Bronte Parsonage Museum shared The Brontë Society's post. - Bronte Parsonage Museum: 4 (3 minutes ago)
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Schools must choose one set text from a choice of four British novels and two plays as well as a 19th century book.A teenager writing for The Guardian defends his/her right to read Of Mice and Men and To Kill a Mockingbird at school. He/she finds Of Mice and Men particularly relevant to his/her generation.
The modern texts are: Meera Syal’s Anita and Me; Kazuo Ishiguro’s Never Let Me Go; George Orwell’s Animal Farm; J.B.Priestley’s An Inspector Calls; Charlotte Keatley’s My Mother Said I Never Should and Dennis Kelly’s DNA.
The 19th century prose includes Charles Dickens’ Great Expectations; Jane Austen’s Pride and Prejudice; H.G.Wells’ The War Of The Worlds; Robert Louise Stevenson’s The Strange Case of Dr Jekyll and Mr Hyde and Charlotte Brontë’s Jane Eyre.
An ‘exploring poetry and Shakespeare’ section features Romeo and Juliet, The Merchant of Venice, Macbeth and Much Ado About Nothing.
In the previous OCR specification, under ‘prose from different cultures’, pupils could study Of Mice and Men; To Kill A Mockingbird; Anita and Me; Amy Tan’s The Joy Luck Club; Roddy Doyle’s Paddy Clarke Ha Ha Ha and Athol Fugard’s Tsotsi. (Sarah Harris)
The question of why nineteenth century British writers books are not capturing our imaginations at the minute is a different one. A lot of people my age feel they are just not ahead of their time: works by writers such as Charles Dickens are narrow-minded, and though his novels are by far some of the best written and structured writings of any era, they lack liberal thought which we, as young people, value highly: we are not, for the most part, judgmental (or I'm not at any rate!). We'll also be left with Jane Austen, who I have read and loved, but must judge according to how her novels leave so many things out, how they forget or ignore what is going on around them. I feel as if Gove is trying to pull us back instead of forward by insisting on these books; he is trying to change the era we live in.Janice Turner from The Times belongs to the school of putting down the now-banished (if not banned) American novels in order to defend the British ones.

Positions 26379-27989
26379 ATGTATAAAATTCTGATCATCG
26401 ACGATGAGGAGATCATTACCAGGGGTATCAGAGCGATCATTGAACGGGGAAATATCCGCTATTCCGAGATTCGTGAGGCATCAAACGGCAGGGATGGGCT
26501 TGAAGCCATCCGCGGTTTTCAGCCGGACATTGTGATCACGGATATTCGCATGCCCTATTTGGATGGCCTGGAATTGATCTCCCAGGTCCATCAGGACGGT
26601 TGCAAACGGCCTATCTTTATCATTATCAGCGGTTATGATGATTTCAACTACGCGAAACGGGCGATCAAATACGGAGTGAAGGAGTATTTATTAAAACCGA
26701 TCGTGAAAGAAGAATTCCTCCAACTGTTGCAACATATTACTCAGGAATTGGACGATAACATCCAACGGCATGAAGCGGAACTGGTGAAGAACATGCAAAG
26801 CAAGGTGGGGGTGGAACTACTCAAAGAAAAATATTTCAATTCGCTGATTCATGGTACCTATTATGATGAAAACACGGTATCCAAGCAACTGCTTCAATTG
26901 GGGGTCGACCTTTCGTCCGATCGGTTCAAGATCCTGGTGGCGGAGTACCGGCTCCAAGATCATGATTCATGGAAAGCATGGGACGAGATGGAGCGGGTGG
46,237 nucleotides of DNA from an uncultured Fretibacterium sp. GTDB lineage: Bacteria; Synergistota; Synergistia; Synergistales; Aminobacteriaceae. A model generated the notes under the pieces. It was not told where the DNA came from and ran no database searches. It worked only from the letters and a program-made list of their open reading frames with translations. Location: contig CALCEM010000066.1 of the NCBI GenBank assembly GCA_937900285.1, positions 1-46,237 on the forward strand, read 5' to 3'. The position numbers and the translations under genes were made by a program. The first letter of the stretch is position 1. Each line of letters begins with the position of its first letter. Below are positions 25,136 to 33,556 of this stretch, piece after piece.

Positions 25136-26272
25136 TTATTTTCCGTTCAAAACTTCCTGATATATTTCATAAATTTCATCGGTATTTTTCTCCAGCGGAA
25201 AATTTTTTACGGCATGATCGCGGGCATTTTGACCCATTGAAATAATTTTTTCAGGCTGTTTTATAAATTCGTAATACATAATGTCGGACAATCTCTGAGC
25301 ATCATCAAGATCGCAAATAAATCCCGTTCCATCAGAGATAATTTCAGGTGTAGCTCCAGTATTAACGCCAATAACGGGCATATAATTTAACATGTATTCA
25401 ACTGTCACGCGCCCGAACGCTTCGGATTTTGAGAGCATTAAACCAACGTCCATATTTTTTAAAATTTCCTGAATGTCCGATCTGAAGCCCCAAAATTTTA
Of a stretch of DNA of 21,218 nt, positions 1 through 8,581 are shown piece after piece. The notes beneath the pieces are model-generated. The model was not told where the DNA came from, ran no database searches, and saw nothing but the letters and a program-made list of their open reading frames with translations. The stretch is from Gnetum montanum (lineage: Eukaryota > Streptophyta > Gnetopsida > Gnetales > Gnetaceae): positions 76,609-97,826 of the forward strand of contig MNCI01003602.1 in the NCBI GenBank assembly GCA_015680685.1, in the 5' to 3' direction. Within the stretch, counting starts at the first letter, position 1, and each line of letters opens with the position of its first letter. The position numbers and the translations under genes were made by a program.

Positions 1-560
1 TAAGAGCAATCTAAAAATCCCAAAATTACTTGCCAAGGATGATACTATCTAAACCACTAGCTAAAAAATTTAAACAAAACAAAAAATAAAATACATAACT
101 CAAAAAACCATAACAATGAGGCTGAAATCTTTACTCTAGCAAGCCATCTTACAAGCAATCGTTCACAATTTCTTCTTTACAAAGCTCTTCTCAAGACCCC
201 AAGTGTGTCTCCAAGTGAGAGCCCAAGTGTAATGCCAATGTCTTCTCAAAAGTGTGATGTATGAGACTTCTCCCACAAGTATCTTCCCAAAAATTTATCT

After saying these words about English literature, I must state that there is great literature in the English language. It was just yesterday that I stood for a little over two hours in the pouring rain watching actors perform Antony and Cleopatra at Shakespeare's Globe theatre, and I have found such brilliant joy whilst reading the works of the Brontë sisters. With all this said though we must ask the question, why is the government not choosing these books to read then? Because they are liberal, and talk of equality, which this government has shown they clearly do not care about with their disregard of To Kill a Mockingbird and Of Mice and Men. (scoutingforbooks)
The point of teaching OM&M is not to excite children with the thrill of language or the power of story. It was chosen for 90 per cent of GCSE students because it is short, simple and has a didactic "message": bullying is bad.Anne McElvoy from the London Evening Standard thinks that,
My sons, like many, will leave school ignorant of Jane Austen, the Brontës, Chaucer, Conrad, Hardy, Lawrence, George Eliot and, saddest of all, Dickens, whose work not only illuminates the 19th century but is funny, vivid and passionate about the plight of the poor. If children are not enticed into "hard" books at school, they may never open them at all.
Gove is right that a lot of literature written in Britain has turned into a vague mulch for many pupils. We must intermittently remind our young that Jane Eyre is not, in fact, an author.The rain in my purse coincidentally started reading The Tenant of Wildfell Hall yesterday on Anne Brontë's death anniversary. Bettie's Books posts about Wide Sargasso Sea.